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J. H. MORSE.

There are many things for which the city of Marion is justly famous, and one of its prominent features is the magnitude of its mercantile houses, for in this she rivals many larger towns of the State.

Foremost among our solid business concerns is the mercantile establishment of J. H. Morse. Mr. Morse was born in Caldwell county, Kentucky, in 1863, and spent his early life on a farm. He started in business for himself with a capital of brains and energy, which have by their proper use surrounded him with the comforts of life, nor are the luxuries debarred. While he was poor even for that time, he was rich in the possession of energy and business qualifications. He was for six years engaged in the tobacco business at Shady Grove, when on closing out there three years ago he moved to Marion and opened up this large retail house. His business daily increased, and J. H. Morse commenced taking immense strides in business affairs that has placed him in the ranks as a prominent business man. He has put in a large, carefully selected stock of dry goods, boots, shoes, notions, hats, caps, clothing, and makes a specialty of ladies shoes and dress goods. In buying his goods he pays cash, gets the best discounts, and so is able to sell lower, as he sells for cash only, and does not intend that his paying patrons shall pay uncollectable debts. Thus low prices are made on every article of merchandise, and it is one price to all, so the prices are eminently satisfactory to all. In this department we found the ladies drawn as by a magnet, by the low prices and excellent quality of the goods, at the same time looking at the goods, chatting good-naturedly over the caprices of Dame Fashion; ordering dress patterns, of the latest fabrics, beautiful trimmings that match exactly, and carrying their parcels away with a satisfied air, confident that they had the latest thing in both goods and trimmings, for Mr. Morse has long since proven that he buys only such goods as give the utmost satisfaction. Mr. Morse carries a $12,000 stock of goods filling his fine two-story building, 22x80, with a choice of stock in excellent display shape. He has two polite clerks, who render him valued assistance in waiting on his numerous customers. Mr. Morse is quite an inventor and has patented a button exhibitor, ribbon case, and a rack for kitchen utensils, all of which are unique in design, useful and ornamental. Marion numbers him with her live, progressive citizens, and he is an honor to the town of which he is a citizen.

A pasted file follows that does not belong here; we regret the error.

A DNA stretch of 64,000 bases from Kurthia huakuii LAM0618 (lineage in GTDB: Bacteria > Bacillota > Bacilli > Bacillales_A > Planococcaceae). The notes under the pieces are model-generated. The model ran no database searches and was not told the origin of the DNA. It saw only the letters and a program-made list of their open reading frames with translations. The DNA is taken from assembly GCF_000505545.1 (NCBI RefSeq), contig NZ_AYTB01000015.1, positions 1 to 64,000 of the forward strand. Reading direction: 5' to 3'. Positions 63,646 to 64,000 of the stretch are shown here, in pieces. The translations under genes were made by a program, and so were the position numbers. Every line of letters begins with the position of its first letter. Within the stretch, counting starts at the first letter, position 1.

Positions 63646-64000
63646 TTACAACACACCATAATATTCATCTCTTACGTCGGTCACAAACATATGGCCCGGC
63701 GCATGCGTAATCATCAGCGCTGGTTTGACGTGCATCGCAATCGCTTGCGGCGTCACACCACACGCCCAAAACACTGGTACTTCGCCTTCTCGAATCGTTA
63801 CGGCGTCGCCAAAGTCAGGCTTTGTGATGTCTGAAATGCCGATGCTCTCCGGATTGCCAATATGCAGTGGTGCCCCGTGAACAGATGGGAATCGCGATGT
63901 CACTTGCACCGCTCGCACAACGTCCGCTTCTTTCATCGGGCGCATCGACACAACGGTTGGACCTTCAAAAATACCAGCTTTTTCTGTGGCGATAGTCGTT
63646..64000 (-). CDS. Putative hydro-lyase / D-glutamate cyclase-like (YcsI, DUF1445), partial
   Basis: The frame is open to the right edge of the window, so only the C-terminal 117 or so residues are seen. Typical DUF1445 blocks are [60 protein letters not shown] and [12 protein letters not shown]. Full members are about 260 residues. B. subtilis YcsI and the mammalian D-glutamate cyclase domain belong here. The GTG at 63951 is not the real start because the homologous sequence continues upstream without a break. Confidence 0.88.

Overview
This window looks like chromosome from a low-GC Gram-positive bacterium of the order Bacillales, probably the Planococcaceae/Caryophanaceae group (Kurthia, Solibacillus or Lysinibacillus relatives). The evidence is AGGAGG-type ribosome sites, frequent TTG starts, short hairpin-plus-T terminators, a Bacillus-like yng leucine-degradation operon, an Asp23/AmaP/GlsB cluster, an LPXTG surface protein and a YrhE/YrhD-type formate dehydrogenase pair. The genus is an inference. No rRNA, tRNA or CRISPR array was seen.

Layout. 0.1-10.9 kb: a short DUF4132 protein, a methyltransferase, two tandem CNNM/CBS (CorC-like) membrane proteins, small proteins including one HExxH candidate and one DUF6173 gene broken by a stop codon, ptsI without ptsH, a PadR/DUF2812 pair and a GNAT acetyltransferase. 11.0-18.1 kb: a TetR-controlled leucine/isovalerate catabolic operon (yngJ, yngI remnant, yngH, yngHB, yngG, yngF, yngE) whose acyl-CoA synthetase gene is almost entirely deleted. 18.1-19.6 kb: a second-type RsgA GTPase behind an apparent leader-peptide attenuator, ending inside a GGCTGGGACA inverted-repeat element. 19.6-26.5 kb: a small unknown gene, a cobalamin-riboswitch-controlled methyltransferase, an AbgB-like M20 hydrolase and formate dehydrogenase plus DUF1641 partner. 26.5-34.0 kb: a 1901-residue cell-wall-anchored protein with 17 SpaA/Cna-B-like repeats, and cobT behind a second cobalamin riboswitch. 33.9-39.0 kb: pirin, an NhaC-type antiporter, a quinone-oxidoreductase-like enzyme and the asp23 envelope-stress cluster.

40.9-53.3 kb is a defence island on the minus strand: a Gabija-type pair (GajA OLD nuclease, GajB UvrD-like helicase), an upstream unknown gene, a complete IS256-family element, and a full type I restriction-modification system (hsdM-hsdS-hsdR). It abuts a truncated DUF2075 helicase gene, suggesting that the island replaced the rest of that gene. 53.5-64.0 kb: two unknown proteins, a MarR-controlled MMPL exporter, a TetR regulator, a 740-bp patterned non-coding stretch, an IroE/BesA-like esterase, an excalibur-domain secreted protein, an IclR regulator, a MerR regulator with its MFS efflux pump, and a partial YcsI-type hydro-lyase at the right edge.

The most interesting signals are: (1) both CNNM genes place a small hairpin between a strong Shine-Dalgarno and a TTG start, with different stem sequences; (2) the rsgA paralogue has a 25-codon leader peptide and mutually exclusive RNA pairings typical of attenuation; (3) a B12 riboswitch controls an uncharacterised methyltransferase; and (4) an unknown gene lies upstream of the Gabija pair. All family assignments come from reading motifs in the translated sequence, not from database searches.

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J. C. ELDER JR,

Was born in Gallitin [Gallatin] county, Ill., August 24, 1847. The same year his father moved from Illinois to Dycusburg, this county, and the year following he settled on the farm four miles from Marion, where he now lives. Here J. C. Elder Jr., grew up on the farm, and when nineteen years of age, he began clerking for D. Woods. He was with Mr. Woods five years, he then clerked for J. McKee Peebles, of Shawneetown and later for Shiller & Hall, Lebannon [Lebanon], Mo. In 1880, he embarked in the tobacco business with Walker Wilson & Co., at Marion, and in 1883 he succeeded to the management of the firm, and later he purchased tobacco for himself. In 1877 he made a memorable race for county clerk of this county. He was the Republican nominee and J. W. Bigham, now the well-known minister, was Democratic opponent. After a warm canvass Mr. Elder was defeated by only two votes. He was educated at Shawneetown, Ill., and graduated from the Commercial College of Poughkeepsie, N. Y. An effort is now being made to organize another bank at Marion, and it is understood that the position of cashier will be tendered Mr. Elder, if the bank is organized. He is an active member of the Presbyterian church, and for years served his party as chairman of the county committee.

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J. G. ROCHESTER

Is a Kentuckian, born and raised in Marion, and it was here he was educated and here began and has continued his law practice. He began studying law with Dan H. Hughes in Morganfield, Kentucky, and was tutored by some of the ablest minds of the age. In 1878 he entered upon the practice of his profession, taking at once a commanding position at the Crittenden county bar and leading an active political life in the fold of the Democratic party, of which he has always been an active member. His career has been fraught with the greatest success.